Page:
December 28, 2012
Jake Ryan keeps on growing
Redshirt sophomore linebacker Jake Ryan heard these words from former Indianapolis Colts coach Tony Dungy in his address to the team yesterday: "Don't be ordinary." No worries there.
Ryan has been anything but ordinary in his rise as one of the Big Ten's better defenders this year. The second-team All-Big Ten performer - whom linebackers coach Mark Smith insists should have been first team - racked up some significant numbers.
Heading into the Outback Bowl, he's posted 84 tackles for the Wolverines, including four sacks and 14.5 tackles-for-loss. He's forced three fumbles, and made his presence known throughout, getting tabbed as Big Ten Defensive Player of the Week in mid-October.
He's trying more and more to lead, insists the third-year performer now wearing No. 47, the legends jersey honoring former Michigan great Bennie Oosterbaan.
"Just lead," he said, when asked how he's trying to step up even more as a contributor. "Put the freshmen in the right position, tell them what they're doing wrong. And not even just the freshmen
your own class. Just step up and be a leader.
"[The freshmen] didn't really know what to expect in the practices coming here. I definitely talked to them and let them know how it's going to be. You've got to stay focused. We're not practicing in Michigan anymore. It's going to be different."
Playing South Carolina is definitely going to be different, Ryan knows. The Gamecocks feature a defense on par with the rugged ones meeting up in the national championship game, both of which Michigan faced this season.
Only Ryan isn't concerned about South Carolina's defense. He's not about to get caught up in a hype battle against a crew he's not even going to face.
He knows what his job entails.
"I'm focusing on their offense right now," Ryan said. "They've got two good quarterbacks, they've got a good running game. They're just a really good offense, so I'm focusing on the offense, and letting the offense handle their defense."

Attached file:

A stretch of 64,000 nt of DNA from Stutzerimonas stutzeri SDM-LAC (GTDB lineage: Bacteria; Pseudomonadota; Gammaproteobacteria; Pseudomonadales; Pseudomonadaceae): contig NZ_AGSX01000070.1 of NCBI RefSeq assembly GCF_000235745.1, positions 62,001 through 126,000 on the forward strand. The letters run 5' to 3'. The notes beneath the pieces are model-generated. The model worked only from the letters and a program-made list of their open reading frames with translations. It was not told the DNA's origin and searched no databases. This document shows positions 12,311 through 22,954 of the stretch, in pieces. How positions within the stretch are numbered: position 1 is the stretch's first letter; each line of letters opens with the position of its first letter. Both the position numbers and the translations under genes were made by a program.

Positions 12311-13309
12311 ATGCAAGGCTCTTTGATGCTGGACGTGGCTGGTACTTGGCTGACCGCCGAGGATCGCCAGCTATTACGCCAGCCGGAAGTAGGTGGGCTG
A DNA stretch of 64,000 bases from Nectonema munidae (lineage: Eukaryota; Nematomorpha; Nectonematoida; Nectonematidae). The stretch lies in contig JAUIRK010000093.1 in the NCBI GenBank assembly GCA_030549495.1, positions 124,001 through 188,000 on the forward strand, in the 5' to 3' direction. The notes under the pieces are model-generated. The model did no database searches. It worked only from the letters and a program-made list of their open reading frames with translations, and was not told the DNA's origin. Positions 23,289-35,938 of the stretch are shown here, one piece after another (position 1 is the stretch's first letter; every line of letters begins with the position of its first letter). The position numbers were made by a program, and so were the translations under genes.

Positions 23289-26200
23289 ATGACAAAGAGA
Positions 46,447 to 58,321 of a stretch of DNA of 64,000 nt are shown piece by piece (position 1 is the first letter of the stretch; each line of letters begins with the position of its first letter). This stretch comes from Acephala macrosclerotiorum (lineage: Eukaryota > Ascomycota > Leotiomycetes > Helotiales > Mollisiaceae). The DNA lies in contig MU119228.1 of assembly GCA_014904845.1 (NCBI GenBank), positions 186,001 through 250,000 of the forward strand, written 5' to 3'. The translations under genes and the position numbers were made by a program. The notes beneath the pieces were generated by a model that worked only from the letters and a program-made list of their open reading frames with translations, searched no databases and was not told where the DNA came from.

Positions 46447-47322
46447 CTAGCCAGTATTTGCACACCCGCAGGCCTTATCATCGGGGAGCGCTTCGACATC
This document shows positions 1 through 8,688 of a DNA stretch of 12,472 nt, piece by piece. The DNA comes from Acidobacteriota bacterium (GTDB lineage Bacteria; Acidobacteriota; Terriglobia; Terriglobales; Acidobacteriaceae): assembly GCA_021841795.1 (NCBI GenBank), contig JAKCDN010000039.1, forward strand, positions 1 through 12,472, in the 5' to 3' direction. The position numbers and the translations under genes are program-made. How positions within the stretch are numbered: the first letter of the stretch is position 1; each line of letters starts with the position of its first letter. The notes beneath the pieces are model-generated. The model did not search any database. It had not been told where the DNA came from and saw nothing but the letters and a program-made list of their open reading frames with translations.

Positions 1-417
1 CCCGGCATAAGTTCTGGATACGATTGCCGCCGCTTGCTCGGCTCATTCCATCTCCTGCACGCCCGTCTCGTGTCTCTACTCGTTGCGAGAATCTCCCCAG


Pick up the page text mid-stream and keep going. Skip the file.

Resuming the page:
Ryan knows junior quarterback Connor Shaw and South Carolina's offense is enough to worry about. Shaw completed 67.3 percent of his pass attempts this season, throwing for 1,732 yards with 15 touchdowns and seven interceptions.
But Shaw also scrambled for 339 yards, demonstrating the ability to not only buy himself time in the passing game, but burst out and move the chains himself when necessary.
"The quarterback is good," Ryan said. "He's definitely both a running and passing quarterback. He scrambles a lot. He definitely knows what he's doing and leads the offense."
Ryan, increasingly, knows what he's doing. He related at Michigan's Football Bust that defensive coordinator Greg Mattison says Ryan takes weeks off his life with his unorthodox approach, but everyone around the redshirt sophomore notes how his technique is improving.
Plus, among all the linebackers, study and results have improved, Ryan insisted. He noticed it the most this year in pass defense.
"I would say the pass drops, knowing where to drop, knowing where the quarterback is throwing the ball, and knowing the tendencies before it's happening - knowing where the play is going to go before it's happening," Ryan explained.
"That's more study. More film work - getting in there, looking at the other team and knowing their tendencies."
Although he's been told he's an "instinct player" - allowing him to avoid looking ordinary in making plays - he's also honing the linebacker craft in terms of technique and preparation. That makes Mattison smile, and helps Michigan's defense.
One change not in the offing for Ryan - a haircut. Ryan's flowing blond locks have been the source of discussion among many, including some - like senior defensive end Craig Roh - who went from long hair to short in recent days.
Ryan respects Roh for his ironman act, including an impending Michigan record 51st start, but
"He's definitely a role model," Ryan said. "I wish I didn't cut his hair though."
Asked if that put pressure on him, Ryan playfully cut off the questioner, noting: "What, to keep it growing?"
Told no, to cut it off, Ryan responded in keeping with being his own person.
"Oh, no," he said with a grin. "It's going to keep growing."
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